On September 9, 2022, the Securities and Exchange Commission (the “SEC”) announced charges against TBG Holdings Corporation (“TBG”), its principals Neil B. Swartz and Timothy S. Hart, and sales agents Ted L. Romeo, Vincent J. Caputo, and Frank S. Dickerson alleging registration violations for unlawfully selling shares of health management company MediXall Group, Inc. (“MediXall”) to investors.
The SEC’s complaints, filed in U.S. District Court for the Southern District of Florida, allege that, from 2018 through March 2020, TBG and its principals, Swartz and Hart, hired and directed a group of unregistered sales agents to solicit investors to purchase shares of MediXall, a microcap company. According to the complaints, TBG and sales agents Romeo, Caputo, and Dickerson advised investors on the merits of the investments, described the offer to purchase the shares as time-sensitive, provided investors with promotional materials, and raised approximately $3 million by selling MediXall stock to more than 200 investors. As alleged, TBG, Hart and Swartz tracked the sales agents’ investor solicitations, and paid over $500,000 in commissions to the sales agents for their sales of MediXall stock, even though they were not registered as broker-dealers or associated with registered broker-dealers. Read More
On September 20, 2022, the Securities and Exchange Commission (the “SEC”) charged recidivists Manhattan Transfer Registrar Company (“Manhattan Transfer”), a registered transfer agent based in Port Jefferson, New York, and its former principal, John C. Ahearn, a resident of Erie, Colorado, for violations of a Commission order issued against them on May 17, 2018 (“Commission Order”). Read More
On Friday, September 2, the man who lived on the 18th floor of 56 Leonard Street in New York’s Tribeca district didn’t go to work or, perhaps, he came home very early. We know only that at about 12:30 in the afternoon, he fell from one of the balconies of his luxury apartment, landing on the roof of an adjacent building. Someone called 911. A crying woman appeared and accompanied the paramedics and the body to the hospital. Though some video was shot by journalists at the scene, the story didn’t get much publicity. It was carried by the New York Post, which said the man was pronounced dead at the scene, adding that the police had not offered further details.
It wasn’t until Sunday afternoon that the victim was identified as Gustavo Arnal, chief financial officer and executive vice president of troubled home décor retailer Bed Bath & Beyond (BBBY). Arnal, 52, lived in the “Jenga Building”—so-called because its asymmetrical balconies are reminiscent of the popular game—with his wife and two adult daughters. According to the Post, he “didn’t say a word to his wife before apparently leaping to his death.” Neither did he leave a note.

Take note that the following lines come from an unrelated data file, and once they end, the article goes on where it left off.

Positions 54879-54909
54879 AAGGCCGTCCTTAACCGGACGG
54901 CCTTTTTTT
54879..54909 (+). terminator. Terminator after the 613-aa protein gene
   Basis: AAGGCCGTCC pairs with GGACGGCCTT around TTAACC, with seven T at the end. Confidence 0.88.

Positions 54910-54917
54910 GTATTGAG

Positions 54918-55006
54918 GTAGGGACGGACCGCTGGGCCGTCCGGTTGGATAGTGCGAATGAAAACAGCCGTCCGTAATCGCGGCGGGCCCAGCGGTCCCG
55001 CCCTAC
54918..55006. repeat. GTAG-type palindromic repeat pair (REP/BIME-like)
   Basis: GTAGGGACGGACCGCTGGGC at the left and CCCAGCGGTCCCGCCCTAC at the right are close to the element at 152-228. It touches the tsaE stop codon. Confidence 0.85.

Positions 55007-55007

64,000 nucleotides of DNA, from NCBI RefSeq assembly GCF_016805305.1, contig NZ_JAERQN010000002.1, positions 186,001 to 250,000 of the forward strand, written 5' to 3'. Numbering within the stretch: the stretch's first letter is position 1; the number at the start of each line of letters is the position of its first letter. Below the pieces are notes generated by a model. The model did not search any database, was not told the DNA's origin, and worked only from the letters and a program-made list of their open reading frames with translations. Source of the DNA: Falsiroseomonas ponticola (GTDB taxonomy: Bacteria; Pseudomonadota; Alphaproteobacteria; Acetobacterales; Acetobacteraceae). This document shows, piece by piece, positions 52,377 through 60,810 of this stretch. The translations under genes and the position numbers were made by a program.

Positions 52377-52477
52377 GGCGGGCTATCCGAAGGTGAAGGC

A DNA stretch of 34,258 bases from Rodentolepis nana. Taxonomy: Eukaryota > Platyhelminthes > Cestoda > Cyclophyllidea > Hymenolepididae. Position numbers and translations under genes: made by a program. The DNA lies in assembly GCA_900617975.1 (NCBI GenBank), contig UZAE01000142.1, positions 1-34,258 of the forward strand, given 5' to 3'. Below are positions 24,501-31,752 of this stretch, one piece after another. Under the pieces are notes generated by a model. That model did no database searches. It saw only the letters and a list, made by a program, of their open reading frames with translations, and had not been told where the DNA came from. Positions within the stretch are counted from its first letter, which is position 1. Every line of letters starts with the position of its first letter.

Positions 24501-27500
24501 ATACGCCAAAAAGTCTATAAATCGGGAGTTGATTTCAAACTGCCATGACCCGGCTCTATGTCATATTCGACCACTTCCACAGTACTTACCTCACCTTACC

The medical examiner ruled the death a suicide. Bed Bath & Beyond’s interim chairwoman, Harriet Edelman, conveyed her condolences to the family in a company press release. Colleagues and social media friends said they were shocked; that what he’d done seemed to them out of character. Read More
The China Securities Regulatory Commission (CSRC) and U.S. Public Company Accounting Oversight Board (PCAOB) announced Friday that both sides signed an agreement to allow U.S. regulators to inspect the audits of Chinese companies whose stocks are traded on U.S. exchanges.
U.S. regulators have long demanded access to audit papers of Chinese companies listed in the United States, but Beijing has been reluctant to let overseas regulators inspect accounting firms, citing security concerns. As a result, U.S. regulators have threatened to boot around 150 Chinese companies, including Alibaba, off the New York Stock Exchange and Nasdaq. Read More
The first rule change allows the Commission to pay whistleblowers for their information and assistance in connection with non-SEC actions in additional circumstances.
The second rule affirms the Commission’s authority to consider the dollar amount of a potential award for the limited purpose of increasing an award but not lowering an award. Read More
Over the past week, the Securities and Exchange Commission (the “SEC”) has initiated 26 new administrative proceedings against inactive SEC issuers, moving towards revoking the issuers’ securities registered pursuant to Section 12 of the Exchange Act.
The 26 administrative proceedings against delinquent SEC filers filed by the SEC between August 17 and August 22 is more than the rest of 2022 combined. Read More
Going public is still considered a benefit to issuers seeking to raise capital or obtain recognition of their business. Even in a down economy, private companies seek the perceived benefits of being publicly traded. While there are a variety of ways to create a publicly traded company, each comes with its own unique requirements and risks. The Direct Public Offering (“DPO”) eliminates many of the risks and expenses associated with reverse mergers into public shell companies. Issuers going public using a DPO also have fewer hurdles to obtaining electronic trading from Depository Trust Company (“DTC”).